• Osmotic diuretics:These medications are injectable and work by essentially telling the kidneys to excrete everything they receive. Osmotic diuretics are non-discriminatory, which means that regardless of an appropriate electrolyte balance, they eliminate any water that enters the kidneys. These medications interfere with kidney function and can result in renal (kidney) failure. In bodybuilding, osmotic diuretics are not frequently used.
  • Loop diuretics:These are by far the most often used diuretics in bodybuilding and are to blame for the great majority of hospitalizations and fatalities related to the sport. The most popular loop diuretic is furosemide (marketed as Lasix), which is affordable and widely available. In medicine, loop diuretics are used to treat edema, excessive blood pressure, and blood poisoning by clearing the blood of poisons and foreign substances. Another non-discriminatory diuretic that acts directly on the kidneys, is loop diuretics eliminate all fluids that pass through the kidneys. As they essentially drain potassium, sodium, and calcium from the body with any fluid that enters, they have a significant impact on the electrolyte balance. A reduction in blood pressure, thickening of the blood (from a lack of fluids), dizziness, renal failure, severe cramps from electrolyte imbalances, and mortality are some of the side effects (due to muscular cramping of the heart). Given the drug’s tremendous potency and the various water loss strategies used by bodybuilders to prepare for competitions, it doesn’t take much Lasix to have extremely negative health impacts.


  • You might anticipate experiencing increasing amounts of urination, frequently for several hours following a dose, as the water that leaves your body must go somewhere. Take the second dose if you’re taking two doses a day no later than late afternoon so you can sleep through the night without having to get up to use the restroom.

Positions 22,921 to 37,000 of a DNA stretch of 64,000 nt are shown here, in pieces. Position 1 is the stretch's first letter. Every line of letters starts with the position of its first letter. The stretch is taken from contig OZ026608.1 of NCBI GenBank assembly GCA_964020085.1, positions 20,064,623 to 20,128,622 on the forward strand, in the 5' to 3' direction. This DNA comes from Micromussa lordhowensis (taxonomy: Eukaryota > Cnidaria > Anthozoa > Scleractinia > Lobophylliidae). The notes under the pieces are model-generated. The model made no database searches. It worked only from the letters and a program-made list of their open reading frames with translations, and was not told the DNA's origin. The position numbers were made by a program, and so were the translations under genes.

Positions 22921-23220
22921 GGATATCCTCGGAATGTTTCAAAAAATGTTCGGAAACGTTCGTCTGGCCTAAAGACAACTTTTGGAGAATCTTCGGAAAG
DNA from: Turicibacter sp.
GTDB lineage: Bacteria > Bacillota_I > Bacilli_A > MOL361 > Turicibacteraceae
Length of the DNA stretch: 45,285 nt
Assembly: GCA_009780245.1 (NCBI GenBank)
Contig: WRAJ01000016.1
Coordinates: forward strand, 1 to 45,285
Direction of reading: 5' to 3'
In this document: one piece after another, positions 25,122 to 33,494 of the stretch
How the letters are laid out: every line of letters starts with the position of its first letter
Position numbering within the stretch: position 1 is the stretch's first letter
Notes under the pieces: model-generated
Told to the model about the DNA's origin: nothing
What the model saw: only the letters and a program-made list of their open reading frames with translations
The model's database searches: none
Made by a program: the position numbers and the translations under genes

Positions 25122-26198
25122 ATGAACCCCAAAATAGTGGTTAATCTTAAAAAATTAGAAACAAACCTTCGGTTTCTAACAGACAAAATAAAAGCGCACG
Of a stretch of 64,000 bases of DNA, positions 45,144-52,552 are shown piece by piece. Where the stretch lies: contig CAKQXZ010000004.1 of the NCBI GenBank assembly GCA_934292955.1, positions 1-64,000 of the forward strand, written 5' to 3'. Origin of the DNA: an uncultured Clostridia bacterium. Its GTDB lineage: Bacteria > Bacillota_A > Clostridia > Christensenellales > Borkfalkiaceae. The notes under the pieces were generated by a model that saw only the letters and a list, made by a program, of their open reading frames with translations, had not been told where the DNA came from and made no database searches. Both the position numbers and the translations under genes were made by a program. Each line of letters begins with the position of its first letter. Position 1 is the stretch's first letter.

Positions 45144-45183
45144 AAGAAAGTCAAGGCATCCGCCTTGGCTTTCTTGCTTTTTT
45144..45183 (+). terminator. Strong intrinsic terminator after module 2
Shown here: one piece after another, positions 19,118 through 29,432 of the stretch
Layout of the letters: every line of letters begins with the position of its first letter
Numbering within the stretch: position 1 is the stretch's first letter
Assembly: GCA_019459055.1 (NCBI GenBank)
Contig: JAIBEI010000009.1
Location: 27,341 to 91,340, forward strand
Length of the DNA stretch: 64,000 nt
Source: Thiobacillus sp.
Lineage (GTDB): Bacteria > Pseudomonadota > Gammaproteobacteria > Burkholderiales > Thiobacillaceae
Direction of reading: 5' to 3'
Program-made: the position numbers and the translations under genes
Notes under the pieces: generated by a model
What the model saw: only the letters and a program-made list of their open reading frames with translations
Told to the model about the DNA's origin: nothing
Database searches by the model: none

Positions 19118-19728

• If you face the risk of becoming dehydrated, merely consuming more liquids might not be sufficient. Call your doctor if you get a severe headache, are extremely thirsty, or have a very dry mouth, your urine is a dark yellow color, you aren’t peeing much, or experience constipation.
  • You can feel extremely weak or exhausted. As your body adjusts to the medication, these should diminish. If your blood pressure has fallen too low or you’re dehydrating, you can feel lightheaded or dizzy, especially when you get up.
  • Your blood’s chemicals may change. Your body may contain either too little or too much potassium or sodium. It may also cause headaches, muscle cramps, or exhaustion. Rarely, but a severely low potassium level could cause your heart to beat faster than 100 beats per minute or cause you to vomit.


It is a well-known and effective “loop diuretic” that can quickly remove enormous amounts of retained water, giving bodybuilders the “ripped” appearance they work so hard to obtain. It affects the kidney by preventing the return of electrolytes to the bloodstream, increasing the amount of water excreted in the urine by drawing water from the blood and the gaps between cells (interstitial spaces). Interstitial water is what obscures the definition of muscles. When diuretics are used improperly, extra potassium and magnesium are lost, which can result in an erratic heartbeat and untimely death. In a dehydrated person, even low doses of the medication might result in “thickened blood” (a high hematocrit) or circulatory collapse (typically brought on by blood pressure).